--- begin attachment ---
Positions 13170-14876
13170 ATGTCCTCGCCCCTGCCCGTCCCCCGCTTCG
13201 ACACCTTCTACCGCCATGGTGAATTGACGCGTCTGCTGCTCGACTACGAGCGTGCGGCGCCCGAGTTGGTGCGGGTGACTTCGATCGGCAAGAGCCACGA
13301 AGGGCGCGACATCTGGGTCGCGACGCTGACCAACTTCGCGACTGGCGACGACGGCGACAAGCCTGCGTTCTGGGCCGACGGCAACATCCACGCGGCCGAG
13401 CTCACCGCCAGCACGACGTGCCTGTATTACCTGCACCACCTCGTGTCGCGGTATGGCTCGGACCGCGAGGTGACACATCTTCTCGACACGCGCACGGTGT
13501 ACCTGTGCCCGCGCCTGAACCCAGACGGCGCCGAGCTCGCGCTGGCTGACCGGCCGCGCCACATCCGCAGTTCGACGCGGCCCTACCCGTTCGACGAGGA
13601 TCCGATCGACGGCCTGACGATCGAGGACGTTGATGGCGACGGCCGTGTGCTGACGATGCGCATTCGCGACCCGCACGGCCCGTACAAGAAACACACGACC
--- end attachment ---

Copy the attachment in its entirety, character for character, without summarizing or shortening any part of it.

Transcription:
Positions 13170-14876
13170 ATGTCCTCGCCCCTGCCCGTCCCCCGCTTCG
13201 ACACCTTCTACCGCCATGGTGAATTGACGCGTCTGCTGCTCGACTACGAGCGTGCGGCGCCCGAGTTGGTGCGGGTGACTTCGATCGGCAAGAGCCACGA
13301 AGGGCGCGACATCTGGGTCGCGACGCTGACCAACTTCGCGACTGGCGACGACGGCGACAAGCCTGCGTTCTGGGCCGACGGCAACATCCACGCGGCCGAG
13401 CTCACCGCCAGCACGACGTGCCTGTATTACCTGCACCACCTCGTGTCGCGGTATGGCTCGGACCGCGAGGTGACACATCTTCTCGACACGCGCACGGTGT
13501 ACCTGTGCCCGCGCCTGAACCCAGACGGCGCCGAGCTCGCGCTGGCTGACCGGCCGCGCCACATCCGCAGTTCGACGCGGCCCTACCCGTTCGACGAGGA
13601 TCCGATCGACGGCCTGACGATCGAGGACGTTGATGGCGACGGCCGTGTGCTGACGATGCGCATTCGCGACCCGCACGGCCCGTACAAGAAACACACGACC